“Unlike the PCR tests (a measure of virus material), the immediate results and unconstrained supply of antibody tests could fundamentally change the way we manage this epidemic,” says Robert Jackson, MD, a co-author of the paper. “And from an economic perspective, it could lead to a tractable path for people to return to work. Collecting the data and tracking individuals longitudinally, in order to confirm the hypothesis, will be necessary.”

And barring any HIPAA concerns, the authors propose that persons with positive antibody tests during periods of social distancing could get a bracelet, which indicates that they are immune-protected and can return to work. Those without a bracelet would still be asked to practice social-distancing and not yet resume their normal activities. But this approach could potentially get at least some portion of the economy back running again, suggests the authors.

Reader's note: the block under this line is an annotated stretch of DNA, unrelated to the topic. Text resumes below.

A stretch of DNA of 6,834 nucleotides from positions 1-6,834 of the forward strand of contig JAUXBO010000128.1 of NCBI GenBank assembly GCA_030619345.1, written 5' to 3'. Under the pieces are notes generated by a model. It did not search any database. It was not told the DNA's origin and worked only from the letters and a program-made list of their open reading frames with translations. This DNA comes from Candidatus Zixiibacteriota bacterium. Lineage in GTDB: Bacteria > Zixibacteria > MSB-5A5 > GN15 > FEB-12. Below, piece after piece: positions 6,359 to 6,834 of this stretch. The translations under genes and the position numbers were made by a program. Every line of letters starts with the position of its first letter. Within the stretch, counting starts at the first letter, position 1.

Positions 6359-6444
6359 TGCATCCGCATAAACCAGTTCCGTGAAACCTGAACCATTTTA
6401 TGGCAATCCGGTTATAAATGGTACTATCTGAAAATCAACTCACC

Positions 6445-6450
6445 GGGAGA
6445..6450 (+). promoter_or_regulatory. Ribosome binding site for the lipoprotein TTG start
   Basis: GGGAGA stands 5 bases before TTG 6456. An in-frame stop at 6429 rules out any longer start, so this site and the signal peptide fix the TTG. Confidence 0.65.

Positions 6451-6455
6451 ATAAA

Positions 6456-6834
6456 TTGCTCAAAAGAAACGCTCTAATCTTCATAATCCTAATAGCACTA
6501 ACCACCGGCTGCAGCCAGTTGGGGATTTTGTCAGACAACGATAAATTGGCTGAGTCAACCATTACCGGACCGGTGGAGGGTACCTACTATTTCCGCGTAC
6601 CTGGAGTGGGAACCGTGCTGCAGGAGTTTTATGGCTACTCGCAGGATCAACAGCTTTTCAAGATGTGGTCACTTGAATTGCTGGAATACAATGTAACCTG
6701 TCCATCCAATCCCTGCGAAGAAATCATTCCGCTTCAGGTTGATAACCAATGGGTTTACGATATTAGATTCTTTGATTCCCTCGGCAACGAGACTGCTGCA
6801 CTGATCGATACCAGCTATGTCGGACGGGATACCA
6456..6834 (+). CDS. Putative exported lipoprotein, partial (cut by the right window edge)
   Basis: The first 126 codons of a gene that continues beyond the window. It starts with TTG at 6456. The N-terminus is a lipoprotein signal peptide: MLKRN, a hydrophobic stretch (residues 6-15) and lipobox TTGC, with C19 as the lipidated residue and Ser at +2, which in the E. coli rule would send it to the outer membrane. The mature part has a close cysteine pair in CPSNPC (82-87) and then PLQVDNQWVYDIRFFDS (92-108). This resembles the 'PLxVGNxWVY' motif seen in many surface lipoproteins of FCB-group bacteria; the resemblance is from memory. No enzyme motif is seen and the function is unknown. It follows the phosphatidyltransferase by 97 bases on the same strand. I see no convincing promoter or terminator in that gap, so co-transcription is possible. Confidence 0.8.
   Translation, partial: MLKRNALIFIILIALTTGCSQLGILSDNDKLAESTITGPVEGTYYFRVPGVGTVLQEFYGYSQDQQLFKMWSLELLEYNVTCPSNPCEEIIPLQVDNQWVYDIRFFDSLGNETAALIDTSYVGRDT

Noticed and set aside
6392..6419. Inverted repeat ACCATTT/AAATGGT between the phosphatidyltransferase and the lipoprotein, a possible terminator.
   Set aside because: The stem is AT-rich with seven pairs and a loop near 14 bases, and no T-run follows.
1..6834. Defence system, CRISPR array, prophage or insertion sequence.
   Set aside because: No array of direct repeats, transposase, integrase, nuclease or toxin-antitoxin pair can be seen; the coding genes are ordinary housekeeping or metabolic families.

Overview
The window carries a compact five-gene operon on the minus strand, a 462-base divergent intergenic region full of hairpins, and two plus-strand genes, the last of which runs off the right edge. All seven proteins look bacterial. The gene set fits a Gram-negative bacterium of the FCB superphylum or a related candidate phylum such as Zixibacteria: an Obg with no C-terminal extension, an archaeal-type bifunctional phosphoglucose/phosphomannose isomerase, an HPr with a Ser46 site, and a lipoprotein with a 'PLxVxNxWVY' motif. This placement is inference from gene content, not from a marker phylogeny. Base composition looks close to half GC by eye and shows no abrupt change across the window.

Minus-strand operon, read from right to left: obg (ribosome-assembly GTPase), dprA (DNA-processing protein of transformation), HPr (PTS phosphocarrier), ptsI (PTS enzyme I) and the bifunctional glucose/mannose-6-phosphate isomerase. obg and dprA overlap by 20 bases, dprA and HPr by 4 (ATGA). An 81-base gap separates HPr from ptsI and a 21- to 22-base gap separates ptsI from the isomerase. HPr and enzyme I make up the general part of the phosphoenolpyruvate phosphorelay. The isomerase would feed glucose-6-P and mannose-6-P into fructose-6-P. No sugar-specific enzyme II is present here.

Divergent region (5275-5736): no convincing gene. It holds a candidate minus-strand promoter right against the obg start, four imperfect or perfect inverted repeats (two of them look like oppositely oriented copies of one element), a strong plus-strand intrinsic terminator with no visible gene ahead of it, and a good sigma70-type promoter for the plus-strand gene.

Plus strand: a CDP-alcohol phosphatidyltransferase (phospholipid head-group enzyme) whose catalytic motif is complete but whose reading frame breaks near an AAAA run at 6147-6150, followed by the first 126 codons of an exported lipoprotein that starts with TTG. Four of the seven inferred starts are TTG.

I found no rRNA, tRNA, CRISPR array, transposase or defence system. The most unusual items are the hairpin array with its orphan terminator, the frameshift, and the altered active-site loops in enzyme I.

According to the authors, the antibody tests are cheap, easy to administer, and could be made available at every hospital.

“Broad testing is in society’s best interest,” says Alex Karnal, a co-author of the editorial. “Until we make serological tests available in a robust way, it’s as if we are flying a plane without navigation.”

Authors of the editorial, titled, “Let’s Get Americans Back to Work Again,” are: Alex Karnal, Partner and Managing Director; Robert Jackson, MD, Partner and Chief Science Officer; and Joe Pearlberg, MD, PhD, Vice President of Scientific Affairs, all at Deerfield; and Amitabh Chandra, PhD, McCance Family Professor at Harvard Business School and Weiner Professor at the Harvard Kennedy School.